Smart Transport

It is time to dispense with SUVs


University researcher urges the Department for Transport to record and publish summaries showing the number of casualties according to the make and model of the vehicles involved, says Lisa Hopkinson

One of the eye-catching headlines following the UK Climate Assembly’s report was the recommendation to ban SUVs.

However, you need to dig deep into the report to understand that this was part of a scenario which tested the trade-off between restrictions on more polluting cars and restrictions on how much people drive.

Members of the assembly, representative of the general public, voted to stop the sale straight away of the most polluting cars such as many SUVs, as well as bringing forward the date of the ban on all new petrol and diesel cars, rather than be charged or restricted more from using their cars.  

Car manufacturers promote the cars they want us to buy – and the ones they want us to buy are the ones that increase their profit margins.

SUVs don’t cost much more to manufacture than other cars, but command significantly higher prices. 

These all-purpose vehicles are dominating car marketing budgets with massive growth in advertising spend on SUV campaigns compared with other vehicle classes.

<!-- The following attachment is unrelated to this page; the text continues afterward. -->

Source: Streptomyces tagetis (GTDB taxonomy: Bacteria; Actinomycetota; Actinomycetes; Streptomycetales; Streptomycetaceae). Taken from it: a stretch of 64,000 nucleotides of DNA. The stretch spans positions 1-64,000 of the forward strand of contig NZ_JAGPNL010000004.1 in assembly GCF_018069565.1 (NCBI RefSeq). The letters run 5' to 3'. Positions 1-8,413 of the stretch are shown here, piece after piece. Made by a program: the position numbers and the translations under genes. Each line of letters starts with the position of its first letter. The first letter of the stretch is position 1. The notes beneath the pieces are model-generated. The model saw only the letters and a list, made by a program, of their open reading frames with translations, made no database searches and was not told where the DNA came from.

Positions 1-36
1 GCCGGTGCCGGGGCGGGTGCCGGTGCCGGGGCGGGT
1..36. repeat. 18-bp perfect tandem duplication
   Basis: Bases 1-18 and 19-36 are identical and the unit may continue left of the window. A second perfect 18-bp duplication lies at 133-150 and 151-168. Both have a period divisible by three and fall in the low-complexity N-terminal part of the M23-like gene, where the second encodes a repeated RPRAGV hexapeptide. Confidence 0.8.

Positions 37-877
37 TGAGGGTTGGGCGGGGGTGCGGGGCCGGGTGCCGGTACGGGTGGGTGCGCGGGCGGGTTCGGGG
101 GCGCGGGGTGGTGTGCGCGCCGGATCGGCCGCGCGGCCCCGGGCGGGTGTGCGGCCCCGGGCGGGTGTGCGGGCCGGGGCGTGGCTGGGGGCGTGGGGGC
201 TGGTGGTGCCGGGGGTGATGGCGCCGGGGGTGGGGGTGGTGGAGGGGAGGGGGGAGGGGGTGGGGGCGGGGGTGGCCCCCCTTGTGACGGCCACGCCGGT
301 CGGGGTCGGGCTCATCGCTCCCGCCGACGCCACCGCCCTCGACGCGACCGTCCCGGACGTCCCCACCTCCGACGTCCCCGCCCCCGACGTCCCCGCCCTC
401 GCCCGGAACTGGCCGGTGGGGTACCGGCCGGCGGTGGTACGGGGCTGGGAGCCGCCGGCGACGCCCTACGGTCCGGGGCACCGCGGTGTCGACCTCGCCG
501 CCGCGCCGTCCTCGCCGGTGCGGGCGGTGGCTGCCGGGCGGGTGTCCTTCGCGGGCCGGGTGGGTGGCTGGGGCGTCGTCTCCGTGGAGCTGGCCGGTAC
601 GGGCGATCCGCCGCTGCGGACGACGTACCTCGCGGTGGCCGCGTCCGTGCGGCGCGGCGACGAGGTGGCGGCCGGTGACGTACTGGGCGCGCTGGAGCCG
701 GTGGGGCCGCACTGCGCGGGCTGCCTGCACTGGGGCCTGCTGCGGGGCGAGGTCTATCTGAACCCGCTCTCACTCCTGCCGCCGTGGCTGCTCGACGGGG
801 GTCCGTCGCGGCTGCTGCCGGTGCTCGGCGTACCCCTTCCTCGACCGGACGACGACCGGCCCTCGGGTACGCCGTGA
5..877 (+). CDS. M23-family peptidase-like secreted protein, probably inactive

In 2000, they accounted for less than 5% of new car registrations in the UK, while last year three-out-of-the-10 best selling cars were SUVs. 

SUVs are currently the world’s largest automotive segment.

Manufacturers have learned to build and market more profitable SUVs and we, the consumers, have been sold the dream.

Government policy is also to blame for this increase in heavier and more polluting new cars.

Since the 2000 budget, Vehicle Excise Duty (VED) has been graduated according to carbon emissions as an incentive to drivers to buy vehicles with lower emissions.

Over time more bands were introduced to increase the differential between the lowest and highest bands, giving car owners more incentive to buy a more efficient vehicle. 

SUVs and heavier cars are not just an environmental issue, but a safety one too.

While many people have bought SUVs thinking they are safer than regular cars, there is evidence from the US that they are less safe both for those inside and those outside the vehicle. 

Because they lull drivers into a false sense of security, drivers are encouraged to take greater risks.

So what do we need to do? It goes without saying that we need to make it possible for people to live their lives without the need for a car.

But this will take some time to get the necessary infrastructure and services in place.

However, there are some immediate steps the Government can take to encourage people to buy less polluting and safer cars. 

Read Lisa Hopkinson's full article in Smart Transport Journal


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